Parenting in the future is looking a lot less stressful.
While it may seem as though Amazon just added parental controls and slapped a fun color on the regular Dot, there’s actually a lot to consider when designing voice technology for children.
Image credit: Why So Smart
Few people know this better than Adva Levin, a conversation designer and founder of the award-winning Pretzel Labs which creates family-friendly games with voice tech. As Levin says, “Children interact with voice-first devices in magically imaginative ways, often times completely differently than adults.”
If you’ve met a kid before, you’ll know this to be true. They’re young, unfiltered, and with highly active imaginations. So how do you go about creating voice-first apps for these wild, little people?
Develop a personality
The whole point of a voice-first app is that the user can engage in a conversation with it. This means the app must have its own voice, and with a voice comes personality. Voices without a personality are, well, boring. Nobody wants to talk to a monotone bot who sounds about as interesting as drywall. Kids certainly won’t.
So it’s reasonable to say that developing a personality is one of the keys to user engagement. (Especially for kids, since most of them have the attention span of a gnat.) The aim should always be to make a voice app sound like someone who kids would want to interact with in real life. Someone kind, fun, and authentic.
No one loves a good story more than children. Stories are incredibly effective tools at keeping kids engaged, helping them go to sleep, or teaching them a valuable lesson.
Levin’s design studio, Pretzel Labs, integrates the influential power of storytelling into their own voice-first apps. One being Kids Court, where an Alexa-based judge settles arguments by letting kids play the roles of prosecutor, defendant, and witness. The app actually won the grand prize in Amazon’s kid skill competition.
Will it help your kids settle their arguments in a civil way? Very likely. Will it turn them into future lawyers? Probably not, but you never know.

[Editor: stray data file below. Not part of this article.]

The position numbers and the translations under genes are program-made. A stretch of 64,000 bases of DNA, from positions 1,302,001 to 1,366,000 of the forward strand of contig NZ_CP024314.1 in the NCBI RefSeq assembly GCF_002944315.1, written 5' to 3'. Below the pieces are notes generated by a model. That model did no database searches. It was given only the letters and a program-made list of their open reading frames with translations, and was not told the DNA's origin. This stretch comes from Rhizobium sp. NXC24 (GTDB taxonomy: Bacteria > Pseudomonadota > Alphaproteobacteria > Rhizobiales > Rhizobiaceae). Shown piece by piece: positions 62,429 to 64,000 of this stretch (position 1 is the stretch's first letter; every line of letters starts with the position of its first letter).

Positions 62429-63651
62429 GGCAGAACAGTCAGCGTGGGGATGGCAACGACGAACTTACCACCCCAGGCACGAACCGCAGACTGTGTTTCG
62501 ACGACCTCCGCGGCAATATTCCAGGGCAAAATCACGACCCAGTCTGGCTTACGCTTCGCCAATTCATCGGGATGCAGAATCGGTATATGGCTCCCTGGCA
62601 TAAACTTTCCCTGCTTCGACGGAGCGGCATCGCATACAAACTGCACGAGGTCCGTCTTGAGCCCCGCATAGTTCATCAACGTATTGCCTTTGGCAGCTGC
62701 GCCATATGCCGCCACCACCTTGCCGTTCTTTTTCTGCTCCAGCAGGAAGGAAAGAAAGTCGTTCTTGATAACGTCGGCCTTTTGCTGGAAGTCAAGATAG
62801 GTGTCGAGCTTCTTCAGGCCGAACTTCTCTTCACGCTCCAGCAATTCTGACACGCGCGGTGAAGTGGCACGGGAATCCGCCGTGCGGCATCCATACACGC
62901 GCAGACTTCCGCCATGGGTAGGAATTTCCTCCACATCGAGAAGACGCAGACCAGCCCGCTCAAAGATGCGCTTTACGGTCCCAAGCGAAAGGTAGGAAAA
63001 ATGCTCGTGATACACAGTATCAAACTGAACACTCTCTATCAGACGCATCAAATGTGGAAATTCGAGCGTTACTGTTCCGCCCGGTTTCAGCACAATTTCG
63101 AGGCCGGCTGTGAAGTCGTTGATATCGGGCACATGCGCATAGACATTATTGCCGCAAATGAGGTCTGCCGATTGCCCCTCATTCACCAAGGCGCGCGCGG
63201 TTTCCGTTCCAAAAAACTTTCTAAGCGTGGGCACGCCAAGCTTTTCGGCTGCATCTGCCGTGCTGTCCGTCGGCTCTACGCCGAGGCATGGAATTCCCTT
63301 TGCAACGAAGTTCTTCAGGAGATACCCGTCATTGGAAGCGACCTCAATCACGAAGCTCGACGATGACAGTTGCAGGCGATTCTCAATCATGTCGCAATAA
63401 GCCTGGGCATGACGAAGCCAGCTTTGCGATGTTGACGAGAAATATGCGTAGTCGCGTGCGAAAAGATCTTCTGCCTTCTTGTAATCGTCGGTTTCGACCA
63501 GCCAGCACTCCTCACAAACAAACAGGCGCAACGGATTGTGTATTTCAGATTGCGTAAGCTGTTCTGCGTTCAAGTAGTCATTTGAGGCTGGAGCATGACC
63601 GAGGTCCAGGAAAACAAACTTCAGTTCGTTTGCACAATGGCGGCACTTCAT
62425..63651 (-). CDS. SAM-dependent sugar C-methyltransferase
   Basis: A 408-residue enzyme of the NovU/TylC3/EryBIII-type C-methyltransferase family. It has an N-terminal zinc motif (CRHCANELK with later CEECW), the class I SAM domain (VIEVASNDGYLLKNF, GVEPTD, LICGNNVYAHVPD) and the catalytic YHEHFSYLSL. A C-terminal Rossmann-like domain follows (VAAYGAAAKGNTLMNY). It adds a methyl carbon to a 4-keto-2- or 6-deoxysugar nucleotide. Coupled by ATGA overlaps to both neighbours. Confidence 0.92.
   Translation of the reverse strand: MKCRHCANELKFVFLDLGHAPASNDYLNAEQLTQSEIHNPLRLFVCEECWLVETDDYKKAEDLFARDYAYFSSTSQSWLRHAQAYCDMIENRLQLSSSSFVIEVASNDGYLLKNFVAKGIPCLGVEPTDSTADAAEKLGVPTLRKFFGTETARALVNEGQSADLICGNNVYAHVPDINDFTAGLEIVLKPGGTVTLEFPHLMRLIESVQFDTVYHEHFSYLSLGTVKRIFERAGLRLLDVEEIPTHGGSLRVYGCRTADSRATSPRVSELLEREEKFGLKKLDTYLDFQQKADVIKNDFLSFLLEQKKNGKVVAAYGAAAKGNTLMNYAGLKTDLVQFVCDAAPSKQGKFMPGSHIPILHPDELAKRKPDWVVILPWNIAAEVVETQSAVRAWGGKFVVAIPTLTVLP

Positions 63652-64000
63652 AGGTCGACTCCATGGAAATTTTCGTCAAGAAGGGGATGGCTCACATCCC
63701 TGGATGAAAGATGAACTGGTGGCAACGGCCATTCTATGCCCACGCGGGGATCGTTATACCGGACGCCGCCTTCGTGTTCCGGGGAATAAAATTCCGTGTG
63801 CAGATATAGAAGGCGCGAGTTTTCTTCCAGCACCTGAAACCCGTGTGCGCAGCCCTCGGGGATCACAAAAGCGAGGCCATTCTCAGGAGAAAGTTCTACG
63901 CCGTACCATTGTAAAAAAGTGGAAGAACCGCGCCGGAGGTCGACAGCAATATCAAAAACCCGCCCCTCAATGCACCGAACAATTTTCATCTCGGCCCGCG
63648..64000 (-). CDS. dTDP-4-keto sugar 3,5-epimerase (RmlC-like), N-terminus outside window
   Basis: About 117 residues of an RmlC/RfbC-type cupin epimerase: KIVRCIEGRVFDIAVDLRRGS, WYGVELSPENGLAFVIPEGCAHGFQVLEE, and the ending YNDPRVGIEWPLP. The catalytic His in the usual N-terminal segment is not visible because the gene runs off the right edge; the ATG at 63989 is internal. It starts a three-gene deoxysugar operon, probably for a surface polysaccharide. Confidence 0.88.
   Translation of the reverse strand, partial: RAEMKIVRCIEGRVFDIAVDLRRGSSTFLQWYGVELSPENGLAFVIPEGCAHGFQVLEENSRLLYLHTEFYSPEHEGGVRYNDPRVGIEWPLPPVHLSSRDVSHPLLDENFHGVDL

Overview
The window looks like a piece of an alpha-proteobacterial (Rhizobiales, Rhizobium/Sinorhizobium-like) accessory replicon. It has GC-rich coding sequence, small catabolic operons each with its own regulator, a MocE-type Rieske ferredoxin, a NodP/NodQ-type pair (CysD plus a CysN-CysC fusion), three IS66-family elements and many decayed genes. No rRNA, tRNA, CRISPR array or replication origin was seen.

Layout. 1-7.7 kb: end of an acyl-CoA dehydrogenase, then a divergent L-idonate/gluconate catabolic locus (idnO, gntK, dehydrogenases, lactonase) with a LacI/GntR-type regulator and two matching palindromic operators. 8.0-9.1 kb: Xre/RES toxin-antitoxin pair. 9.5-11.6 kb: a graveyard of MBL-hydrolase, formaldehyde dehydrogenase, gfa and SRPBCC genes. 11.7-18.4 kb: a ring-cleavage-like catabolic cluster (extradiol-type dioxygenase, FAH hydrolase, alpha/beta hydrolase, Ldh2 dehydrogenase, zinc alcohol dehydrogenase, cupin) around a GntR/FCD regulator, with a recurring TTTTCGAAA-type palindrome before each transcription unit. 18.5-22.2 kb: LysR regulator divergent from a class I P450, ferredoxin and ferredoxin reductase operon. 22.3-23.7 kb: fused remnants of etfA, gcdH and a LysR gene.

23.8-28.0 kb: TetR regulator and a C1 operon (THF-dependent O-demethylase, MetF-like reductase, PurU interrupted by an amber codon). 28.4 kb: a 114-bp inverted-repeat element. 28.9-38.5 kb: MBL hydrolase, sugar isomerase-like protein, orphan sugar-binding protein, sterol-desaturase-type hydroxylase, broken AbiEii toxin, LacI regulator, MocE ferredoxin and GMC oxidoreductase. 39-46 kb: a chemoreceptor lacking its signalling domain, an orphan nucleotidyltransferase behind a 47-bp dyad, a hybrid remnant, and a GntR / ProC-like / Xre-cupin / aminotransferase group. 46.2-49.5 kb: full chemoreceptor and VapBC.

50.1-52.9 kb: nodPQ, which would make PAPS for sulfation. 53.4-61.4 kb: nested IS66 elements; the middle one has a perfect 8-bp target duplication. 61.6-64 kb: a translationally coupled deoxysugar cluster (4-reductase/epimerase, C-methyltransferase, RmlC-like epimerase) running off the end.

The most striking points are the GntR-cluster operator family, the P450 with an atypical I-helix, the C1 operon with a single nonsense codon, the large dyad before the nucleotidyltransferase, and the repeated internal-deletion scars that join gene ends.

Make the Interaction an Adventure
This relates to the previous storytelling point, but it’s still a valid point. There are plenty of life skills and responsibilities adults are tasked with teaching children, but most of the time kids would rather watch YouTube or eat something they shouldn’t. It happens.
But what kids are always up for is an ‘adventure’. Another of Pretzel Lab’s apps is called Out The Door, and it’s all about making kids go through their daily duties while having fun. This could be brushing their teeth, washing their hands, or eating their breakfast on time. They have points to earn and virtual creatures to beat. Sounds like many parents will have Alexa and Google Home to thank for their renewed sanity on school days.
Obviously this isn’t a comprehensive list of things needed for voice-first tech geared towards children. But it’s a sneak peek into what’s involved and how simple yet complex children are to develop voice-based technology for.
Fun fact: Adva Levin will be giving a hands-on workshop at the Alexa-sponsored VOICE Summit this June to teach the essentials of storytelling techniques and how to use them to create engaging voice apps.
Extra fun fact: You can register for this workshop and also attend the entire 3-day summit on voice technology here. Plus, you’ll get a chance to visit New Jersey!